2. They may apply to the authorities of the Consular district, and, in case of necessity, they may have recourse to the National Government through the Diplomatic Agent of their nation, if there be any, or directly if there be no such Agent, against any abuse on the part of the authorities of the country, or the persons employed by them, against individuals of their nation in whose service the Consul is engaged ; and they may, when necessary, take such measures as may be proper to prevent justice from being denied to them or delayed, and to prevent them from being judged or punished by any other than competent judges, and agreeably to the laws in force.
3. They may, as the natural defenders of their fellow country. men, appear in their name and behalf, whenever so requested by them, before the respective authorities of the place, in all cases in which their support may be necessary.
4. They may accompany the captains, mates, or masters of vessels of their nation in all that they may have to do with regard to the manifests of their merchandize and other documents, and be present in all cases in which the authorities, Courts, or Judges of the country may have to take any declarations from the persons above mentioned, or any other belonging to their respective crews.
5. They shall have the right, in the ports or places to which they are or may be severally appointed, of receiving the protests or declarations which such captains, masters, crews, passengers, and merchants as are citizens of their country may respectively choose to make there; and also such as any foreigners may choose to make before them relative to the personal interests of any of their citizens; and the copies of said acts, duly authenticated by the said Consuls under the seal of their Consulates respectively, shall receive
faith in law, as if they had been authenticated before the Judges or Courts of the respective countries.
6. They may determine on all matters relating to injuries sustained at sea by effects and merchandize shipped in vessels of the nation in whose service the Consul is employed arriving at the place of his residence, provided that there be no stipulations to the contrary between the shippers, owners, and insurers. But if, among the persons interested in such losses and injuries, there should be inhabitants of the country where the Consul resides, and not belonging to the nation in whose service he is, the cognizance of such losses and injuries appertains to the local authorities.
7. They may compromise amicably, and out of court, the differences arising between their fellow-countrymen, providing that those persons agree voluntarily to submit to such arbitration; in which case the document containing the decision of the Consul, authenticated by himself and his Chancellor or Secretary, shall bave all the force of a notarial copy authenticated, so as to render it obligatory on the interested parties.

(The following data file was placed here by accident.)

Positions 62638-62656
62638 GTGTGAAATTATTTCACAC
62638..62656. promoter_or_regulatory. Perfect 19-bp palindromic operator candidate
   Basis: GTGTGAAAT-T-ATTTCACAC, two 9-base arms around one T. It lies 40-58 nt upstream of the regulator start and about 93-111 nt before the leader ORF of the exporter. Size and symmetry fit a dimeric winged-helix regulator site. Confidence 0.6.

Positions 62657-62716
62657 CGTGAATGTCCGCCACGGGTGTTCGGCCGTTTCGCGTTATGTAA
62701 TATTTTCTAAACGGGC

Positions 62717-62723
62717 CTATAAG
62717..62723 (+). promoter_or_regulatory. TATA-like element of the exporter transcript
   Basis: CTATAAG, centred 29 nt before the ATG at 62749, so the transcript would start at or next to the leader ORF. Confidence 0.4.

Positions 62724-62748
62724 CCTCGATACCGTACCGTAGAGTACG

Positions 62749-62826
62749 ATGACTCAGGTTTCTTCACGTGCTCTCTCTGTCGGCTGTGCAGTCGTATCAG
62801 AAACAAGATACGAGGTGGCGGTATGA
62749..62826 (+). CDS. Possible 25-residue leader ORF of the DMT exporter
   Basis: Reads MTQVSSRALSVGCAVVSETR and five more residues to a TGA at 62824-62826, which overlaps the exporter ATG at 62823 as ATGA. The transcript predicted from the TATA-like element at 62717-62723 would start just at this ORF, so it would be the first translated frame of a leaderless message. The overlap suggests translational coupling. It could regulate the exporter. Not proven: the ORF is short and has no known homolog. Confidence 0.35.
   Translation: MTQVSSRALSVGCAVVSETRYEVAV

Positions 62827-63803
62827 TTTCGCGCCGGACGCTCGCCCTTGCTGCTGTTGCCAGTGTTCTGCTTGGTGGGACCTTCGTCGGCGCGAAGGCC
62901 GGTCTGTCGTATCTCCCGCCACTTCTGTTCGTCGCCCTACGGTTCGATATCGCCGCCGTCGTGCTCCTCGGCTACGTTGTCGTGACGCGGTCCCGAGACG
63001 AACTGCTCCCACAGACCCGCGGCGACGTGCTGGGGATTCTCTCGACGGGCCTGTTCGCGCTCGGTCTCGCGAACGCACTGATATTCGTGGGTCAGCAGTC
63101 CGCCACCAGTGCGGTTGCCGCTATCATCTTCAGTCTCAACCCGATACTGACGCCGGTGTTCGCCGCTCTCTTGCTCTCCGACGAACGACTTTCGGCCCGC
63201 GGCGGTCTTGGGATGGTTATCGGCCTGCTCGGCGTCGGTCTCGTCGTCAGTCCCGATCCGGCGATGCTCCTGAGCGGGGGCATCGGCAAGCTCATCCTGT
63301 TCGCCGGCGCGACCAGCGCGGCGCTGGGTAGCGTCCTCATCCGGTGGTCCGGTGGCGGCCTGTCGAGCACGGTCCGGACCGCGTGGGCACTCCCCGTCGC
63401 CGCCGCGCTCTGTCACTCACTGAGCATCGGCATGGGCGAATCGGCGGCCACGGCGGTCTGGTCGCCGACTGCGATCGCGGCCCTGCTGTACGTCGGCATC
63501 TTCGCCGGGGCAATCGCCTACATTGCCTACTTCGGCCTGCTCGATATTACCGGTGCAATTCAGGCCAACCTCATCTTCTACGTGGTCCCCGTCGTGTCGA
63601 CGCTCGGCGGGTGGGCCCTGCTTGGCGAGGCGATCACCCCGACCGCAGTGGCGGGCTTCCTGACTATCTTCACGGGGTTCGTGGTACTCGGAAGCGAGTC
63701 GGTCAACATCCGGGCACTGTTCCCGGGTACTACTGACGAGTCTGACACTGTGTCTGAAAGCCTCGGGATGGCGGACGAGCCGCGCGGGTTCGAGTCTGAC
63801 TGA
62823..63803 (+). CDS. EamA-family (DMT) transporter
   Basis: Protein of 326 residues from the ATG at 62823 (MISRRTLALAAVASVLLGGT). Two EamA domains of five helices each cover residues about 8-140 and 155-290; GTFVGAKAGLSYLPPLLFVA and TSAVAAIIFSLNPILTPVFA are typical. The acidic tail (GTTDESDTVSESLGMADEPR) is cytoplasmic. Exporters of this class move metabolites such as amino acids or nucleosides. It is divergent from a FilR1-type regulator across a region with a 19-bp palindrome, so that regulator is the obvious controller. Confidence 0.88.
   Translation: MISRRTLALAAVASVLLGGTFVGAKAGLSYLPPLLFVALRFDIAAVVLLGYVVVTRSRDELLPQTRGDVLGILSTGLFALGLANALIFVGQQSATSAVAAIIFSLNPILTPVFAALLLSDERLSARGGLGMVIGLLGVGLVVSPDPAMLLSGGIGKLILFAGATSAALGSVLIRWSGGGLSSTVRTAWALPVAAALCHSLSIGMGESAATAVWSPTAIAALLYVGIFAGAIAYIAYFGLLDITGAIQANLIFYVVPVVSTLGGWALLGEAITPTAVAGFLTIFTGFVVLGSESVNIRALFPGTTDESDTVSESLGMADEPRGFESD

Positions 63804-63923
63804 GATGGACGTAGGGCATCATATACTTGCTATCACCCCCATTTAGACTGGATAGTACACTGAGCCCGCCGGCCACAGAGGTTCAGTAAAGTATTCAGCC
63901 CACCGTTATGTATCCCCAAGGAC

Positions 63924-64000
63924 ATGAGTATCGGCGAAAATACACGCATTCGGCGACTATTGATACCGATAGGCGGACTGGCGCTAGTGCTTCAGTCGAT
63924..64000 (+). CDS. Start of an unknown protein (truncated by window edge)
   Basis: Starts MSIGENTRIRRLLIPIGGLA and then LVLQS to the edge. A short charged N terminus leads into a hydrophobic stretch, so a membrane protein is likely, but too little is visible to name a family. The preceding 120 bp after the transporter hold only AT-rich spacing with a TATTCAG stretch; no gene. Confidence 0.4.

8. They may cause proper order to be maintained on board of vessels of their nation, and may decide on the disputes arising between the captains, the officers, and the members of the crew, unless the disorders taking place on board should disturb the public tranquillity, or persons not belonging to the crew or to the nation in whose service the Consul is employed, in which case the local authorities may interfere.
9. They may direct all the operations for saving vessels of their nation which may be wrecked on the coast of the district where the Consul resides. In such cases the local authorities shall interfere only in order to maintain tranquillity, to give security to the interests of the parties concerned, and to cause the dispositions which should be observed for the entry and export of the property to be fulfilled. In the absence of the Consul, and until his arrival, the said authorities shall take all the measures necessary for the preservation of the effects of the wrecked vessel.
10. They shall take possession of the personal or real estate left by any of their citizens who shall die within their Consulate, leaving no legal representative or trustee by him appointed to take charge of his effects; they shall inventory the same with the assistance of two merchants, citizens of the respective countries, or for want of them of any others whom the Consuls may choose ; shall cause a notice of the death to be published in some newspaper of the country where they reside ; shall collect the debts due to the deceased in the country where he died, and pay the debts due from his estate which he shall have contracted; shall sell at auction, after reasonable public notice, such of the estate as shall be of a